My dad was in the army, a veteran of the Korean conflict. He remained part of the National Guard and served his country for forty years, from the fifties until the early nineties, and then he received retirement papers the same week he received orders to report for duty in Operation Desert Storm. He was a little disappointed when he didn’t have to deploy.
Guard duty took one weekend a month, and I would always know that weekend was approaching because he’d take out the shoe polish –the paste in a can—and his black lace-up combat boots and start working on them. I always loved to watch the process. He shined the shoes with great care. And...I always wanted to help, so maybe it was natural that as I grew older, the task of boot duty fell to me.
Wednesdays before guard duty, he’d bring me his boots, black paste polish, and stiff bristled brush. Month after month, year after year, those boots came back dull and dirty. Sometimes they needed more cleaning than others.
Each month they had to pass inspection—my dad’s inspection, and when they didn’t, my dad gave me “the look.” I knew my job hadn’t been up to par, and he was going to have to fix my shoddy work. With a dejected spirit, I’d surrender the polish, brush, and boots into his capable hands. He would buff and brush until he could see his reflection. My dad held me to a high standard and never wavered. Sometimes I’d insist those boots just couldn’t hold a shine anymore, but he’d always prove me wrong.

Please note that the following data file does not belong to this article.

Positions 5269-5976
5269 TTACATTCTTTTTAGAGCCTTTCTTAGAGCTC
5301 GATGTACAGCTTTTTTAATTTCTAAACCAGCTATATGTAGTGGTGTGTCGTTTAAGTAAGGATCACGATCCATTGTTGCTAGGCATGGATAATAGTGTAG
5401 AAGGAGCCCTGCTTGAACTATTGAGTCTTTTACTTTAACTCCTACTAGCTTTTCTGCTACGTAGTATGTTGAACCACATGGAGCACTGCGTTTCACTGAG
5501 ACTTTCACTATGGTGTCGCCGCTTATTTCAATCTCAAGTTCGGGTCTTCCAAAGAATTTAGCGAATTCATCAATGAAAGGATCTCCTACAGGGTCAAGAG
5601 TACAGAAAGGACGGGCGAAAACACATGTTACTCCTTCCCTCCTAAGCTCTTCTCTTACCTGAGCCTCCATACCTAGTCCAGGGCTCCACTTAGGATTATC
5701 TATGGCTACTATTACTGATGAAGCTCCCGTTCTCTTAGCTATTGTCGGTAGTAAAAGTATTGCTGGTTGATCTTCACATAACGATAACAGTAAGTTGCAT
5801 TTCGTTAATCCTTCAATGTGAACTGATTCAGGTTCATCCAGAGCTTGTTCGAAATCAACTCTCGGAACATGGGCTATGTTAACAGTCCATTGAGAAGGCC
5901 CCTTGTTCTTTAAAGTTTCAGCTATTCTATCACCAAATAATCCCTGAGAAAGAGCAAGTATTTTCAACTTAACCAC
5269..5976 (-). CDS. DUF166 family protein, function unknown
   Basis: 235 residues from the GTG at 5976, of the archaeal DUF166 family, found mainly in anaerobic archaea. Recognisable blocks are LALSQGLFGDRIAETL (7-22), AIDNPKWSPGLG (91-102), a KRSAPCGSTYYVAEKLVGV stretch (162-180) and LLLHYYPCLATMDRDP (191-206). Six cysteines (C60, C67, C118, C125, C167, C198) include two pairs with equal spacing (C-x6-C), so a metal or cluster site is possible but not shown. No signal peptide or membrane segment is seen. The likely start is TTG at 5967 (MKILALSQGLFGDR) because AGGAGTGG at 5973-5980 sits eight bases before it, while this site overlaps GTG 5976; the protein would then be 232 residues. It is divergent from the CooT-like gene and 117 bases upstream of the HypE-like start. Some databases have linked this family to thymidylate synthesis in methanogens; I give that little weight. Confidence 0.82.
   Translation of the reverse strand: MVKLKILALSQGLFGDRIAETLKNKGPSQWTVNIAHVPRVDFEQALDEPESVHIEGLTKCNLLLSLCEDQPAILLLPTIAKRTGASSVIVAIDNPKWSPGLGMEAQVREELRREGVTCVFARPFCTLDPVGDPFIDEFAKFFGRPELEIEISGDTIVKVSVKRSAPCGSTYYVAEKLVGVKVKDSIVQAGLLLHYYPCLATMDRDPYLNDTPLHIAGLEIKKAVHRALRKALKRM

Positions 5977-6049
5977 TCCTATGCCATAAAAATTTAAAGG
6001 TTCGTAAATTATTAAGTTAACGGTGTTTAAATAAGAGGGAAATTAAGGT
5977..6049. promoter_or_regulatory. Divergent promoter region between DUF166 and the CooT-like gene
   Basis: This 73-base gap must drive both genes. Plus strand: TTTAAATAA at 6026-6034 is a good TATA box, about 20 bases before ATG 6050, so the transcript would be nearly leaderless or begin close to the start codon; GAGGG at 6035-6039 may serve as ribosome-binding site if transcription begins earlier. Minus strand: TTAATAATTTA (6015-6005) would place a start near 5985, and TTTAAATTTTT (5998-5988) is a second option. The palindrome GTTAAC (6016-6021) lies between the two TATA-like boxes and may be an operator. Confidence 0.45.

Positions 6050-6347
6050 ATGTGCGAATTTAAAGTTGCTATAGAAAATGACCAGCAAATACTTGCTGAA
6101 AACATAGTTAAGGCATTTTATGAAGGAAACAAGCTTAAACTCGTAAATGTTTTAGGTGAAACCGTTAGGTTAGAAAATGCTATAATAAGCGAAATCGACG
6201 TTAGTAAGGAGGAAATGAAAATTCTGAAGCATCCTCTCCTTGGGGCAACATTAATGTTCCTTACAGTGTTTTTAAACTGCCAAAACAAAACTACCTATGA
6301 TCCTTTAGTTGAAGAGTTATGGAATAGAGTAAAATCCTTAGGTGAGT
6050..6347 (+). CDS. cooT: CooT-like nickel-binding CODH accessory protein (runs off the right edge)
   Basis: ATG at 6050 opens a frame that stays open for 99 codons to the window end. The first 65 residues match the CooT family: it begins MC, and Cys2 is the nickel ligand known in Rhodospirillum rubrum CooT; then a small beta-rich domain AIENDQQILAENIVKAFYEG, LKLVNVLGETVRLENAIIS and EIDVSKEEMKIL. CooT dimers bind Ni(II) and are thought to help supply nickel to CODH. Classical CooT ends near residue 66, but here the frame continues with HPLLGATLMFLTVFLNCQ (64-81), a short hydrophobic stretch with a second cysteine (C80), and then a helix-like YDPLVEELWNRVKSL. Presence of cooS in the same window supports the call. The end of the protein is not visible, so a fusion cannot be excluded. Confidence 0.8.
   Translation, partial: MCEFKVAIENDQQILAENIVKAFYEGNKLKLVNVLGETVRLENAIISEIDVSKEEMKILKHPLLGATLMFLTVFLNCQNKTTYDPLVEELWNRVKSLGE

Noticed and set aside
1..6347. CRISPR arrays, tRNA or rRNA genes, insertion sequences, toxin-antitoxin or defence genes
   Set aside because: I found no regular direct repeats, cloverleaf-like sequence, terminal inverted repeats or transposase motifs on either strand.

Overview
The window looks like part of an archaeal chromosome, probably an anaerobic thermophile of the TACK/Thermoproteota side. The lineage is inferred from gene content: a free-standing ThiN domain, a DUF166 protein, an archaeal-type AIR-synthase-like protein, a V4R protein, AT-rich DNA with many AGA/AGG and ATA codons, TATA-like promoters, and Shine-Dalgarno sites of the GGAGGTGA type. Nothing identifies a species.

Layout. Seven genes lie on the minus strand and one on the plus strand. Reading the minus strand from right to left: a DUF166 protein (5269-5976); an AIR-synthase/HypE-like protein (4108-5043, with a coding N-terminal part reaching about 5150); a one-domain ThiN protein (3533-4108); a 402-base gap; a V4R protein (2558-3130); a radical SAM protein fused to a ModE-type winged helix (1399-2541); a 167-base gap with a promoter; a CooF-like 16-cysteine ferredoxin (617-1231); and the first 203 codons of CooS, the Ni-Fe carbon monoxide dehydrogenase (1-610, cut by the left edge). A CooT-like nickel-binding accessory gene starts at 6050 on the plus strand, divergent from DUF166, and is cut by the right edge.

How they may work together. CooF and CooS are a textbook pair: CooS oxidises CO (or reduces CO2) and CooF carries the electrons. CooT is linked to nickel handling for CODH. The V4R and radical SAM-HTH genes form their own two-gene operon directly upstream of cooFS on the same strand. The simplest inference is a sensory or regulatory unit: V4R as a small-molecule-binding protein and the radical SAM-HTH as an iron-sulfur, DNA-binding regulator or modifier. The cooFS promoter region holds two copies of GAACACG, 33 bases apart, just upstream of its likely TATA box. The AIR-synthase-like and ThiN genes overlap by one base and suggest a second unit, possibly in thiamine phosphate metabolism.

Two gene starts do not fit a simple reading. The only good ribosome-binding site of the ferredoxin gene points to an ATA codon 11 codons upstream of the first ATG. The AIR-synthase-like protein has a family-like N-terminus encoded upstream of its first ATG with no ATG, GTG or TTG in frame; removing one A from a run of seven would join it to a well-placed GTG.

Now the years have passed, and there are no more boots to shine. How I miss them.
As I look back I realize my dad wasn’t just teaching me how to polish combat boots, he was teaching me about life. Although at times we get dirty and dull, there is never a time when we can’t be polished. Sometimes it takes a bit of work and extra effort, but like those combat boots, no matter how dull, we can still hold a shine. And sometimes we just have to surrender ourselves to the Hands of our Heavenly Father who buffs and polishes until our lives reflect His image.
I still miss the clean scent of leather and the feel of the brush in my hand, and the knowledge that I had done a decent job in the eyes of my father. My dad wasn’t a man who spoke a lot, he instructed by deeds and actions. With a simple task my father taught me a great deal not only about shining boots, but also about Christian life.
But He knoweth the way that I take: when He hath tried me, I shall come forth as gold. Job 23:10